OeEB and the private power plant operator COHERSA provide five Honduran villages surrounding the hydroelectric power plant La Vegona with clean electricity.

Hydropower plant La Vegona

San Pedro Sula is known as the economic hub of Honduras. The city draws most of its electricity from the power plant at the El Cajón dam, 80km south of the city, as well as from the smaller private hydroelectric power plant La Vegona, which lies just a few kilometres downstream from the large dam. The 38.5 MW power plant La Vegona, which is operated by the Honduran company COHERSA, was connected to the electric network at the start of 2014 and was financed by OeEB and IFC (among others).

Neighbours of the power plant had no electricity

Initially, several villages in the vicinity only profited indirectly from La Vegona. Its construction meant that roads were built and jobs created for many residents – but no electricity. It is thanks to OeEB and the power plant operator COHERSA that 1,100 people living in the villages Plan Grande, Aguas de la Reina, San Luis Calichito, Pozas de Aqua and La Bolsita can now draw electricity from power outlets. Within the scope of Advisory Programmes, power lines were built; the five villages have been connected to the nationwide electricity network since November 2014.Pylons are pulled over hill and dale to their destination by oxen.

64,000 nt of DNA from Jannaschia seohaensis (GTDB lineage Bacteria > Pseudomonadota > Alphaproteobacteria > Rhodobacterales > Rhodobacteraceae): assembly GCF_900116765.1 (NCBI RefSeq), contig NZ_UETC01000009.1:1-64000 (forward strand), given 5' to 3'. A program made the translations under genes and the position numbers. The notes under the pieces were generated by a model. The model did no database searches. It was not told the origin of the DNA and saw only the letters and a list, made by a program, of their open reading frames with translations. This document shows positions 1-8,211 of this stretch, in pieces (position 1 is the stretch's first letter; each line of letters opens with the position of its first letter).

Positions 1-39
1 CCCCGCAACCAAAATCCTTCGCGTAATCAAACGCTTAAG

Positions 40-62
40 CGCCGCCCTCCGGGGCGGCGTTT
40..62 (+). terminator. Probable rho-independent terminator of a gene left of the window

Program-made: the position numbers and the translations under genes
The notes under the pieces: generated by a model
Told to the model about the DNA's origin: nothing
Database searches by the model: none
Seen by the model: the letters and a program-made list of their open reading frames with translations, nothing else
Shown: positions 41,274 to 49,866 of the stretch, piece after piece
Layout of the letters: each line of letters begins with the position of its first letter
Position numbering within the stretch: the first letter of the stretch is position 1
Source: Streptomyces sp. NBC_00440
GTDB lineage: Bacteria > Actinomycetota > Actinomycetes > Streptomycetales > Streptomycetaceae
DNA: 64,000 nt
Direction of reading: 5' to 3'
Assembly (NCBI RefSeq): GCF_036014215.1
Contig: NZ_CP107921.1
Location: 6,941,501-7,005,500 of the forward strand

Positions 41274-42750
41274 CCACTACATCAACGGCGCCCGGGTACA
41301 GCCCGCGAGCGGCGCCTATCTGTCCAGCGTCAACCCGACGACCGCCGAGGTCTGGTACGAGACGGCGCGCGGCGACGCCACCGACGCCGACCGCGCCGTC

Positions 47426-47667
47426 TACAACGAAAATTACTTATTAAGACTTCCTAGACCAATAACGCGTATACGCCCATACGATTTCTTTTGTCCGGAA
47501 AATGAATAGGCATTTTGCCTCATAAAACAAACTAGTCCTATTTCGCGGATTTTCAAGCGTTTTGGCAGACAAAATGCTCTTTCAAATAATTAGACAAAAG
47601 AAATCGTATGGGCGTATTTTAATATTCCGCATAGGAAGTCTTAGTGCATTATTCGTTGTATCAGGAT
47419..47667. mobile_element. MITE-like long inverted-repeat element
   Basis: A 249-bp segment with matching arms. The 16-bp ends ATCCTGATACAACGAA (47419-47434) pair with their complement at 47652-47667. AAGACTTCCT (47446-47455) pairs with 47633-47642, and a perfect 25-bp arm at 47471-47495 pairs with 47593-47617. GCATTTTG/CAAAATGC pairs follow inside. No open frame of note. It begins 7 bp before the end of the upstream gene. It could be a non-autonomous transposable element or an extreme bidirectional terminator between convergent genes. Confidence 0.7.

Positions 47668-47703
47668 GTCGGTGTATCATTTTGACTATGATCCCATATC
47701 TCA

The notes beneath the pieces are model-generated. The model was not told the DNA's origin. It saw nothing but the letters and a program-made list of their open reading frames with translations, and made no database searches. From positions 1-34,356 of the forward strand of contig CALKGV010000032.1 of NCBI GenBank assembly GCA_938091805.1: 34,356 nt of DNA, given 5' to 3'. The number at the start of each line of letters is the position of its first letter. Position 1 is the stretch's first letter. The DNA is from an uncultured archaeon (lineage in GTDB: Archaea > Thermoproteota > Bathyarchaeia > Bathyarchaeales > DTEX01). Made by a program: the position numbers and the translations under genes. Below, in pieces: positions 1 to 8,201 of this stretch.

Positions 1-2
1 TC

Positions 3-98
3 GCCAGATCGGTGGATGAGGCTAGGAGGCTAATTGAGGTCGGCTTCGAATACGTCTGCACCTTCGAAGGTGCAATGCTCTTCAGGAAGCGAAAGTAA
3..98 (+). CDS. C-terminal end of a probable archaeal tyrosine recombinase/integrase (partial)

Pylons had to be pulled by oxen to their place of destination

Animal power

The power line runs along the road; the residents must organise home connections themselves. Public buildings were connected at the expense of the municipality. In the evening, the lights which were installed on the pylons along the road go on – an important contribution to safety on the previously pitch-dark paths. Implementation was technically complex. The power lines run across steep slopes; some pylons had to be pulled by oxen to their place of destination.

For the people in the villages, electricity brings more than just light – it opens up new avenues of possibility.
Sabine Gaber and Michael Wancata
Members of the executive board of the OeEB

Bread and education

The electricity gives the residents hope for a better future. Until now, people have been working with diesel-powered generators – these are not just expensive but also bad for the environment. Furthermore, such generators do not provide electricity on a continual basis. The new power line improves (for example) possibilities for conserving fish and making bread, ice and furniture. The education of children in the schools will also profit from the power line.